Living on One Dollar a Day - the reality

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Living on One Dollar a Day – the reality

by Anna-Claire Bevan


Living on a dollar a day in Guatemala (© Living on One)

Economics students know a lot about numbers. Chris Temple and Zack Ingrasci knew that 1.1 billion people live on a dollar a day, but they still couldn’t understand it.

‘We come from Connecticut and Seattle we just couldn’t understand how someone could live on such a small amount of money for everything,’ said Temple. ‘We wanted to understand this directly and share it with our friends – we knew we weren't the only people trying to understand.’

So, in the summer of 2010, Temple, Ingrasci and their filmmaker friends, Sean Leonard and Ryan Christoffersen, left their middle-class homes in the US, and went to live in an old shed in Peña Blanca, a very poor Mayan community in Solola, western Guatemala. They lived on $1 a day for two months. They experienced parasites, fleas, financial stress, fainting spells and terrible hunger.

‘We knew that our experience would not be the same as the 1.1 billion people, but we wanted to have some basic aspects the same,’ said Ingrasci. ‘We made our income unpredictable and we tried to start our own business.’

Their neighbours had unstable income (they worked as casual labourers – they never knew when they would have work). To be similar to them, the researchers divided the total amount of money they had ($224) into 56 days of between zero and nine and put the numbers into a hat. Each day they picked a number at random – this was the money they had for that day. Some days they were lucky, with an eight or a nine, and some days they had nothing.

They did the basics first: they made the dirt floor level, to sleep on; they found a water source; they made a fire; they learnt how to ask for cheaper food in the market; and how to buy food to add to their limited diet of beans, rice and tortillas.

The four university students wanted to try to survive on $1 a day. But they also wanted to understand how microfinance (small loans with mandatory savings to poor people), is helping to reduce poverty and encourage small businesses in rural areas. They borrowed money with a $125 microloan to start a small business growing radishes, and they interviewed their neighbours about money.

‘In these interviews we saw the difference between our lives and theirs. It would be impossible to live at this level of poverty our whole lives,’ said Temple.

They wanted to tell their friends and family at home about what they were doing, so the team started making short video blogs in their hut and putting them on YouTube – their first video got onto the site’s front page and 400,000 people watched it on its first day.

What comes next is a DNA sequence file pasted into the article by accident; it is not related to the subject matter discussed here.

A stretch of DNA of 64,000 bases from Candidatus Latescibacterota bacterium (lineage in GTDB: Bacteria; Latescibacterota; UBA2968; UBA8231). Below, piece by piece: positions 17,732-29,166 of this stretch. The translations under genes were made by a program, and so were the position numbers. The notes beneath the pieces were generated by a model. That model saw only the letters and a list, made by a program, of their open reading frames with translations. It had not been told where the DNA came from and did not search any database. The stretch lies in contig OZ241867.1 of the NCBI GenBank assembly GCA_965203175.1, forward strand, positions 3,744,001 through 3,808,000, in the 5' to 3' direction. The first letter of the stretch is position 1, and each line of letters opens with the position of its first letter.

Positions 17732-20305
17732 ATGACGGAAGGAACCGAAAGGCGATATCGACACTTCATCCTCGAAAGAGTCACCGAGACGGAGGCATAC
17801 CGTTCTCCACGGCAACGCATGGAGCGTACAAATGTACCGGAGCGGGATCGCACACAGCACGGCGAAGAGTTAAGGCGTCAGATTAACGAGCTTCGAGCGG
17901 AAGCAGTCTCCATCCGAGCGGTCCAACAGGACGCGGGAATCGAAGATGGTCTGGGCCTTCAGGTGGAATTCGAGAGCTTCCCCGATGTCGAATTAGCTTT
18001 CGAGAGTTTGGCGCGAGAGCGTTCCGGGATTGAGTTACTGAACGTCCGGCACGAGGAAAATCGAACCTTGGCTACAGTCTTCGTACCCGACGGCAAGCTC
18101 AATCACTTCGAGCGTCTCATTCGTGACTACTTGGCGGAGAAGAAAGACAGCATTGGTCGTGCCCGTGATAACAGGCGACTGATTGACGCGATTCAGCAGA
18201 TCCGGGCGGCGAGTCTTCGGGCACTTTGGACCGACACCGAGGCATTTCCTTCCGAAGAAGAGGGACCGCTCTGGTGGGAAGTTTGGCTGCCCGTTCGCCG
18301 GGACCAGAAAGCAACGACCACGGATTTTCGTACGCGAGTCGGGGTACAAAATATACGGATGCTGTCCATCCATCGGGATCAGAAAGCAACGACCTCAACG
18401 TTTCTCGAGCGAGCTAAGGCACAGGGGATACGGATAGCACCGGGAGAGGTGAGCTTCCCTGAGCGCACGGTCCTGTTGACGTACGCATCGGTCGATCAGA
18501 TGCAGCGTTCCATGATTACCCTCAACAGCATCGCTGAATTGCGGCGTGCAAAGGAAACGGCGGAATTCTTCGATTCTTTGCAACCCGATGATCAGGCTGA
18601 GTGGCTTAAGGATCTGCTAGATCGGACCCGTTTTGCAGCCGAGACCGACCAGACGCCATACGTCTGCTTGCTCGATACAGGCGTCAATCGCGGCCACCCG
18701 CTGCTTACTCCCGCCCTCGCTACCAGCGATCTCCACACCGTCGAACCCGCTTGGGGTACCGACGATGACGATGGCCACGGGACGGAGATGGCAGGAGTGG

After weeks of sleeping on a dirt floor, drinking dirty water and eating a bad diet, the four students started to see changes in their bodies.

‘It was the first time in my life I’d ever been hungry, and it’s not just about hunger pains: it’s about how it affects your mind. You feel your body getting worse and your mind working slower. Our nails changed colour and we worried we would have long-term health effects,’ said Ingrasci.

Three weeks after the beginning of the experiment, Temple got giardia, an intestinal parasite. So the team started to understand how to try to pay unexpected medical bills with very little money.

‘When Chris got sick, our research failed because we couldn’t pay for medicine. It was $25 and we tried to save up for 10 days but it was impossible. $25 when you are spending money on wood, food and paying back loans – it was impossible.’

Temple had emergency medicine from home, but he knew that his neighbours did not have that luxury.

When they returned to the US two months later, each of them weighed about 10kg less. Both Ingrasci and Temple felt optimistic about the possibilities for their generation to end extreme poverty. Their understanding of microfinance is having an effect on people living on the poverty line. Giving them power to start their own businesses showed them there is hope.

They have more than 300 hours of film from their time in Peña Blanca, so they decided to make a documentary. They are using their experience to connect with other students and help others understand the financial reality of the poor.

‘We felt like a lot of [poverty] films and documentaries try to make you feel bad about the situation and make you feel guilty so you want to make a difference. We wanted to inspire people to make a difference and make them feel able to create change in the world,’ said Ingrasci.

Soon after they returned from their trip, Ingrasci and Temple were invited to give a TED talk in Buenos Aires. Earlier this year, Living on One, which has been endorsed by Nobel Laureate Muhammad Yunus, was awarded Best Documentary at the Sonoma International Film Festival.

To learn more about the Living on One project, look at:

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